New book: Individual Autonomy and Responsibility in Late Imperial China

Paolo Santangelo has published Individual Autonomy and Responsibility in Late Imperial China (Cambria, 2021). [Publisher’s website here]


One issue in the face of the revaluation of Confucianism in contemporary China concerns its effects on the democratization of modern society. The democratic evolution of Chinese society or its nationalistic or ethical-paternalistic involution is worrying owing to China’s growing global role. From a historical perspective, the multifaceted relationship between individual autonomy and Confucian doctrines can offer interesting insights not only for the concept of the individual, important in traditional China, albeit different from that of the West. The volume Individual Autonomy and Responsibility in Late Imperial China traces the evolution of thought in the late imperial period focusing on the constructions of an autonomous individual with moral responsibility through an interdisciplinary approach from art and literature, to philosophy and ethics of the self – seen in both its public and private dimensions. The study implies an intercultural investigation of individual and moral responsibility centred on two dilemmas: even if the essence of the self is a questionable issue, its construction is the basis of an open society with independent mature subjects; although the issue of free will is controversial, more open and tolerant cultures are based on cultivating a shared sense of personal responsibility.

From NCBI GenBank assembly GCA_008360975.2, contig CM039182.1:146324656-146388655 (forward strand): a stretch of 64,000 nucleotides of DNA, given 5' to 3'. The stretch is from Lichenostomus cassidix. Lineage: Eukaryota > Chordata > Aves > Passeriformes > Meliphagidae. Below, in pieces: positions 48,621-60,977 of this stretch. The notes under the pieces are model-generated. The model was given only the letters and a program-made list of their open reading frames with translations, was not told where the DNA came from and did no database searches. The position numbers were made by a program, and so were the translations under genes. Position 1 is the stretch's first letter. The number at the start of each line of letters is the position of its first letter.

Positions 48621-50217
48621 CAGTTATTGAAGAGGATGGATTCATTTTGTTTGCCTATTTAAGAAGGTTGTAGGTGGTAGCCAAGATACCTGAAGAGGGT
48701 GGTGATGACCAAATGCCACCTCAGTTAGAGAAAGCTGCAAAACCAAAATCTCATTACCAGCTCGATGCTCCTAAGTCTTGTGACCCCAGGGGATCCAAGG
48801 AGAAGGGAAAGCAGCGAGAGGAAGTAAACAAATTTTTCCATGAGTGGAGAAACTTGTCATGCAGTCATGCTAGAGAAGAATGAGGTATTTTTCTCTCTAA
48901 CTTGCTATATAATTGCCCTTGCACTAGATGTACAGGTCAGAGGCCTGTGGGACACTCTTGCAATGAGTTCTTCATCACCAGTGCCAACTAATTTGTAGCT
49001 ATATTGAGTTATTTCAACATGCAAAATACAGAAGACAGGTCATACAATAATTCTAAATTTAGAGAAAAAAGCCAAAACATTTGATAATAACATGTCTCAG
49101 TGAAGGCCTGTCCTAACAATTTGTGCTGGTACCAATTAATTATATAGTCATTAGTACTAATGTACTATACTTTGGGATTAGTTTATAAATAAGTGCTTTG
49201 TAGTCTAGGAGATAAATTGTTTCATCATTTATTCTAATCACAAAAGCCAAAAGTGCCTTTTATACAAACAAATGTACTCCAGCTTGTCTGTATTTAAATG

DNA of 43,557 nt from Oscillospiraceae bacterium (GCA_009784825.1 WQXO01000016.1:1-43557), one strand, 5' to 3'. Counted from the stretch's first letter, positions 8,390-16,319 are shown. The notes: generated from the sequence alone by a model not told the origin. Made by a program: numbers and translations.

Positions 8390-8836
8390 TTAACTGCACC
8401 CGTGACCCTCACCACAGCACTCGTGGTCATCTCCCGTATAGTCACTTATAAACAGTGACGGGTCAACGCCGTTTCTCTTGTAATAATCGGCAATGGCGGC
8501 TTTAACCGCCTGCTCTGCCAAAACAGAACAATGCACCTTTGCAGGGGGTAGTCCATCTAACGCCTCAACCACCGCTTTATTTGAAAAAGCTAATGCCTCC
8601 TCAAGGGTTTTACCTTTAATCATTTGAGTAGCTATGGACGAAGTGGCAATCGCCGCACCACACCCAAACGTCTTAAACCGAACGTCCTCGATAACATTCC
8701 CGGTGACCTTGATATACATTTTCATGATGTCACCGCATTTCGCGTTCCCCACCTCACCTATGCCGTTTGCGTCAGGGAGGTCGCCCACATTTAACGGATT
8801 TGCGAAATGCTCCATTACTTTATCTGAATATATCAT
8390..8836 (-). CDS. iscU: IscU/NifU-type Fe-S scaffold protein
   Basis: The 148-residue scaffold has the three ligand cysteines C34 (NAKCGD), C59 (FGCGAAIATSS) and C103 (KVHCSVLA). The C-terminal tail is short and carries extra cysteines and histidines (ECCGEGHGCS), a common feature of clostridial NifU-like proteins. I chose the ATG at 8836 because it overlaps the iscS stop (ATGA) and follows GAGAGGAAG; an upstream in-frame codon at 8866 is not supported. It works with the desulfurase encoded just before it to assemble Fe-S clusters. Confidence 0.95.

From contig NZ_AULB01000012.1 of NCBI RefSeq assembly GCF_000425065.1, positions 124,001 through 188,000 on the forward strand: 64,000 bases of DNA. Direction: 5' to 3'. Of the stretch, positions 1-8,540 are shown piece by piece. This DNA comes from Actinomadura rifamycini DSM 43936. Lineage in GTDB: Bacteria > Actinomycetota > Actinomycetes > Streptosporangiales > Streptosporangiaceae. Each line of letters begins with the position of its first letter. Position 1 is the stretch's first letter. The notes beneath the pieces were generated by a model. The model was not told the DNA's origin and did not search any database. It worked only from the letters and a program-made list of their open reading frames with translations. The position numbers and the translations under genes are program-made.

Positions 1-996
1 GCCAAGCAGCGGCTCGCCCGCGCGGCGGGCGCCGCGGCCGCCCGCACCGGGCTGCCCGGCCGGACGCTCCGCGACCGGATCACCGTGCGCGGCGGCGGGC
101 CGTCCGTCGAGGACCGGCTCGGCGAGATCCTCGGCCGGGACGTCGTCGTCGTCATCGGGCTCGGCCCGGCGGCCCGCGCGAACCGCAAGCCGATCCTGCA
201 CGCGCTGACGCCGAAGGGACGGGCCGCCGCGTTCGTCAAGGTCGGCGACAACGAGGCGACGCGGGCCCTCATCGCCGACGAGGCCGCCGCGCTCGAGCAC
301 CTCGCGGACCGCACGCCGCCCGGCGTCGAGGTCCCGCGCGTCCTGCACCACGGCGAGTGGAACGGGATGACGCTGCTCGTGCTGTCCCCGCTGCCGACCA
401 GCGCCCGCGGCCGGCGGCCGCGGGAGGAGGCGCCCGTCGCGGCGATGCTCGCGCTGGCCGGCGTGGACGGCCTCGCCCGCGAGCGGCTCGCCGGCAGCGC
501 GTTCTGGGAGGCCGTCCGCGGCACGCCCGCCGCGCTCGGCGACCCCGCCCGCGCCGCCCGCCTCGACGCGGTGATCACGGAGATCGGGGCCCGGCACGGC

The volume starts from two concrete cases of intolerance, the persecution of two intellectuals, one at the beginning and one at the end of the Ming dynasty, and then examines some concepts corresponding to those of individualism, dignity, autonomy, moral responsibility. Finally, it addresses some aspects of the social life of modern and contemporary China. The theme of Chinese “holistic individualism”, in addition to raising politically sensitive issues, calls into question the impression of a Chinese culture centred on harmony and conformism, opposed to an individualistic Europe based on the concept of personal human dignity and free will. In the writings of the late imperial period, a certain leeway can be seen that assures the individual a sort of independence from circumstances and authority control. The human being is an autonomous agent who belongs to a wider “reality”, and constantly oscillates between the quietness of spirit and ephemeral feelings; affective components, emotions and beliefs are seen as the main expression of an individual self. Self is therefore perceived not simply as the embodiment of everlasting or temporary values and beliefs but as a human endeavour toward self-assertion. Most of the volume deals with the tension toward personal autonomy and individual values, and the role of ethics in the process of self-construction. The sense of responsibility in Confucianism is identified with the “moral self”, and understood as a basic category of representation of one’s self and others. At the same time, notwithstanding the severity of official control, elements of pluralism and individual autonomy emerged in the intellectual debate, hence pushing toward the formulation of new approaches within and beyond orthodoxy.

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